Reader Darkwave added these very useful comments: I've found disposable hand warmers to be essential for winter running -- I start using them when the temperature drops below 50. For running races, I wear thin gloves, then hand warmers, and then socks over both. If I heat up too much in the race, I can toss the socks or even the hand warmers.

As always, please share your experience and comments

Cold Hands (and Feet) in Winter, Raynauds Syndrome

"You can have my gun when you pry it from my cold, dead hands."  Men in Black, Edgar (Vincent D'onofrio)


 











Edgar

 


 I cover this topic every year as new readers sign on.


Although it’s not yet October, we in Virginia have had our first snow of the year. I think it’s a good time to start this year’s discussion of cold hands, Raynaud’s Syndrome in some cases.


 Raynaud's is pretty common. Many will have it as an isolated phenomenon and in others, it accompanies a more global process. Those affected will have more issues in the cold conditions than warm, their fingers will have decreased sensation and turn white, almost snow white, on occasion. When placed in modestly warm water for 2 or 3 minutes, the digits re-warm and turn every shade of red and purple you can imagine before simply settling on only mildly red. Once warm, starting a car is easy.


 If you want to document this, next time it occurs, start taking pictures with your cell phone, and save them for your health care provider. You will asked about a family history of certain kinds of arthritis, bowel disease and the like. You may find that your complaints are the same (or different) but it's a good starting place.


 My sister and I both have this to a greater or lesser degree and I think I'm the biggest purchaser of chemical hand warmers at our local backpacking store. But, I ride outdoors all year unless there's snow or ice on the road. Cold water swimming, however, can present a certain challenge!


 For those readers who may not know (or who may have it and wonder) Raynauds Syndrome is the discoloration and numbness of the fingers that many adults see in response to cold (or sometimes changes in emotion.) The finger whiteness discussed above, sensory disturbance, and even pain, make them pretty useless when trying to type or any other fine motor activity. In a few minutes, as the fingers begin to warm, they turn blue then a purple-red with a "pins and needles" feeling before they normalize. This whole process can take from just a few minutes to an hour and can be quickened by immersing ones hands in warm water as noted above. Or stick them in your pants.   Women seem to get this more than men, 2nd to 4th decade of life. There are medical answers to this, and especially medicines to avoid, which might increase the frequency of attacks.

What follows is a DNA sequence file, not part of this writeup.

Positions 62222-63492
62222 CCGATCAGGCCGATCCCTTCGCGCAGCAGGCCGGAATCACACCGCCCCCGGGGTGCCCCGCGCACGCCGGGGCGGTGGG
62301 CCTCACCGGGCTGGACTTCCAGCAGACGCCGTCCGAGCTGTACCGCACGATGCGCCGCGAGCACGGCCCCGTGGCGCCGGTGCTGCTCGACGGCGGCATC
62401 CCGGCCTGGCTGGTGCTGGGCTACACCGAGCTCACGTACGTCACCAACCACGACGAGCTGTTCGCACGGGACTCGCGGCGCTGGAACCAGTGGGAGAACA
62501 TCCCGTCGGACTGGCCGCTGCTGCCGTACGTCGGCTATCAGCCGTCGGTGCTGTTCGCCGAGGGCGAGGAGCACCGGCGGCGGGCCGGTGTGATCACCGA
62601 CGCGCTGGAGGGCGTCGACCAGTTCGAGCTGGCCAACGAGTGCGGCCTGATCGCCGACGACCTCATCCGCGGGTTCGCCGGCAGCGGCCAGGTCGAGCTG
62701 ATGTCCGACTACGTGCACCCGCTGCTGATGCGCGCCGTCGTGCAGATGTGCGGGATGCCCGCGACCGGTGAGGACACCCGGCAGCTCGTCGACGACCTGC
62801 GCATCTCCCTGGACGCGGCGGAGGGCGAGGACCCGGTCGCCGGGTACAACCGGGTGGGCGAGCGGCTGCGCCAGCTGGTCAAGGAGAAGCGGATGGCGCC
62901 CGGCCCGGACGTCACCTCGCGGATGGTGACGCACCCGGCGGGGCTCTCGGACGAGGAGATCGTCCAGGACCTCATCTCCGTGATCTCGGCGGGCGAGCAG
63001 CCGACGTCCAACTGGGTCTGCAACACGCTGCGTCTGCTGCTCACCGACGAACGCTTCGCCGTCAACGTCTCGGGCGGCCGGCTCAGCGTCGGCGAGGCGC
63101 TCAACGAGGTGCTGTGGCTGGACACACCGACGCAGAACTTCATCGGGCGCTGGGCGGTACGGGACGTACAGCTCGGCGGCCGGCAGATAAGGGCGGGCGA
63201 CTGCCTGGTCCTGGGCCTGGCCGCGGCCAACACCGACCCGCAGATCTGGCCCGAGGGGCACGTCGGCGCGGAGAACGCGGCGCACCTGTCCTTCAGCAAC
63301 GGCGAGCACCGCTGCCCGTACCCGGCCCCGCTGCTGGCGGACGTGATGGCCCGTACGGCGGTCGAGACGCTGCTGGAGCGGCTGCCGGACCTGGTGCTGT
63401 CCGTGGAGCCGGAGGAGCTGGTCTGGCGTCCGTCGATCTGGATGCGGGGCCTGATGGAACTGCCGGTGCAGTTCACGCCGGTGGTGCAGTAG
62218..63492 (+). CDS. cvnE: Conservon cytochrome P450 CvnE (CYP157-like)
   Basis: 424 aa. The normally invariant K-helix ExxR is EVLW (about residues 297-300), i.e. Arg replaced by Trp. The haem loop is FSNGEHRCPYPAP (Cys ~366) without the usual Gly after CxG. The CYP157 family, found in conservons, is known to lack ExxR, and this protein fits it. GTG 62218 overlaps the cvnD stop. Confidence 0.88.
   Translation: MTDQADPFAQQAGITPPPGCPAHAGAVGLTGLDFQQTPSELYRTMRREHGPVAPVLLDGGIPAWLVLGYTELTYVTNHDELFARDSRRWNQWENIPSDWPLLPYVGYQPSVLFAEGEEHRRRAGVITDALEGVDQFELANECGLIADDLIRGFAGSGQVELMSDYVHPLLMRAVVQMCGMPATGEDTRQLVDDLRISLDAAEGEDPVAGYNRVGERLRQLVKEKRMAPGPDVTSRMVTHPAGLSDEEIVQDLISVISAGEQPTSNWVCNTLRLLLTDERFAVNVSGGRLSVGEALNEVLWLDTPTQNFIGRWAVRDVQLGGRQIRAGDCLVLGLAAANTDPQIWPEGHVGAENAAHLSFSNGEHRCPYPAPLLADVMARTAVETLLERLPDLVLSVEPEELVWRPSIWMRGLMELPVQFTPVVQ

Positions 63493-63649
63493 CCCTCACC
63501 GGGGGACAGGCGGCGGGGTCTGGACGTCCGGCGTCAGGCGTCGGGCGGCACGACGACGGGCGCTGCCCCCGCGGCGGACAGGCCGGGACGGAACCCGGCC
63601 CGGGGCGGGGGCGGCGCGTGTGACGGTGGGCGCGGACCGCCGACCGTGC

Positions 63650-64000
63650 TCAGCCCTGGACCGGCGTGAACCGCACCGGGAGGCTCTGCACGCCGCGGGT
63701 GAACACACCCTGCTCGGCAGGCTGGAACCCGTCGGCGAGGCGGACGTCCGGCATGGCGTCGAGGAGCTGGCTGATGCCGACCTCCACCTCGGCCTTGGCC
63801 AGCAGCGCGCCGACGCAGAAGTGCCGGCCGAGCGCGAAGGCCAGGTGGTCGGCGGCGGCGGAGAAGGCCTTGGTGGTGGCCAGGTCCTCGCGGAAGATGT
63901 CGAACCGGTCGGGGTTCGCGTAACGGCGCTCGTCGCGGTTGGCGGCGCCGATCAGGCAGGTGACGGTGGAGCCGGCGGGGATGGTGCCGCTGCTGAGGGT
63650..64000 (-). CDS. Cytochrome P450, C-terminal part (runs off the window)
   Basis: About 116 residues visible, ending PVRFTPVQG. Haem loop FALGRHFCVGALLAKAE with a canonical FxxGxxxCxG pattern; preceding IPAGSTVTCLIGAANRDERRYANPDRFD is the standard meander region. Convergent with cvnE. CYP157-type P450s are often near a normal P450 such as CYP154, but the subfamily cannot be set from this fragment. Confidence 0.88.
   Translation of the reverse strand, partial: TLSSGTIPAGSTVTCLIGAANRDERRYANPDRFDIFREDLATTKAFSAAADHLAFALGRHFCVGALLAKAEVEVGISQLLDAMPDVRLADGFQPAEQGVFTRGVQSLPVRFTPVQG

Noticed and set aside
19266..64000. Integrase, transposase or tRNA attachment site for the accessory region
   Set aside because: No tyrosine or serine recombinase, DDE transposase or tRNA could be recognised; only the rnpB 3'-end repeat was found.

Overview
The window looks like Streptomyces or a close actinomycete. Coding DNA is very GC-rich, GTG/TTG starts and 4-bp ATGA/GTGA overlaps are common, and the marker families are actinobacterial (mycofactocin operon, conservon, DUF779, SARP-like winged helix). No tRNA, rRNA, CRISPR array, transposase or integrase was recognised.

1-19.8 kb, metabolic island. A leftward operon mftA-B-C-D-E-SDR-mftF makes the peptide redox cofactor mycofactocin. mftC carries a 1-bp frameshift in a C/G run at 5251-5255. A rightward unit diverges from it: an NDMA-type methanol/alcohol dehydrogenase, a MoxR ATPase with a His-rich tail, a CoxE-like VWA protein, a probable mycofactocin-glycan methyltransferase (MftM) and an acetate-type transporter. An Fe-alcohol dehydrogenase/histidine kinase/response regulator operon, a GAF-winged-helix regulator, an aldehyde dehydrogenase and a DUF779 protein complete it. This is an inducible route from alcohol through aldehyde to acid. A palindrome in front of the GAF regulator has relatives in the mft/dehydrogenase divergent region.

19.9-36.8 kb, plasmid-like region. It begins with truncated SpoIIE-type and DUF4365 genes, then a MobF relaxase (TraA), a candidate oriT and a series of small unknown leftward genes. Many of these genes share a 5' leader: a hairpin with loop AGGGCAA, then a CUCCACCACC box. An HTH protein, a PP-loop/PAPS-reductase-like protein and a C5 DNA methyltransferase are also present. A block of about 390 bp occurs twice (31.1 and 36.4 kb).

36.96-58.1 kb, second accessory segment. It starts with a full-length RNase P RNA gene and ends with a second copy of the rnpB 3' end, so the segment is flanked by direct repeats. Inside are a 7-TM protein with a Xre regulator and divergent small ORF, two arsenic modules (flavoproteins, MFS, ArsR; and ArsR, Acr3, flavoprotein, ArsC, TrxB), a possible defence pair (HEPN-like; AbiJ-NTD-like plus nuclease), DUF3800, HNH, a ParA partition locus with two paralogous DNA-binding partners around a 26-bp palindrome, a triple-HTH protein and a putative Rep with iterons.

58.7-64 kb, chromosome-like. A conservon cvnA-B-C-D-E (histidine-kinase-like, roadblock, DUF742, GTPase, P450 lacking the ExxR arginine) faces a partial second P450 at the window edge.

That said, I've had it for 30 years, my Mom longer, so it's easy to follow long term. And mostly we just live with it. I use chemical hand and foot warmers biking in the winter, and when it's below freezing I have some Sidi rechargeable warming inserts for my winter biking boots (they're not cheap and don’t work all that well - read don't waste your money). It's all just a matter of preparation. So, welcome to the world of Raynauds Syndrome, it's an inconvenience but not much more.


 A number of readers have had excellent posts about how to solve the cold hands problem that can accompany winter riding. Excellent suggestions have come forth about a variety of different types of gloves/mittens/socks, chemical hand warmers, etc. Some athletes have simply chosen to ride indoors until the bloom of Spring and give those Computrainers a work out. If, however, you want to stay outside all winter, depending upon your climate, some alterations may be in order to remain comfortable.


 



 As we've noted here before, a surprising number of athletes suffer from Raynaud's Syndrome, a spasming of the small arteries in the digits, often when cold. About 5% of men and 8% of women have Raynaud's and it can affect ears, toes, and even your nose.


 So, to remain comfortable we have to remain warm. All it takes is a little trial and error. Well, maybe a lot of trial and error. I'd suggest you start by putting a thermometer outside your window to get an accurate temperature before you venture out. It's better than the Weather Channel as you may live a real distance from where they get their measurements. Then, get an idea of what gloves, layering of gloves, mittens and layering/lining of mittens you need at 50 - 55 degrees, 40 - 45 degrees, etc. If your mittens are so bulky that you may lose control of the bike, figure out something else. A reader from last year noted that the important thing was not to layer each digit as you might do with shirts and coats, but to provide a “den” for the fingers. Mittens, more than a single layer, with touching digits and some type of warmer seemed best for him. One thing that many over look is a product called Bar Mitts (they also have Mountain Mitts for your mountain bike.) These are sleeve-like neoprene that fit right over your handle bars and block cold, rain and snow...not that you'll be riding outdoors on 23 mm tires in the snow. I hope. You don't even need very thick gloves to stay toasty. I'll admit that they may look a little dorky but the bike group conversation will quickly move on to something else and you keep your hands warm. I'll attach a couple pictures from a local riders bike.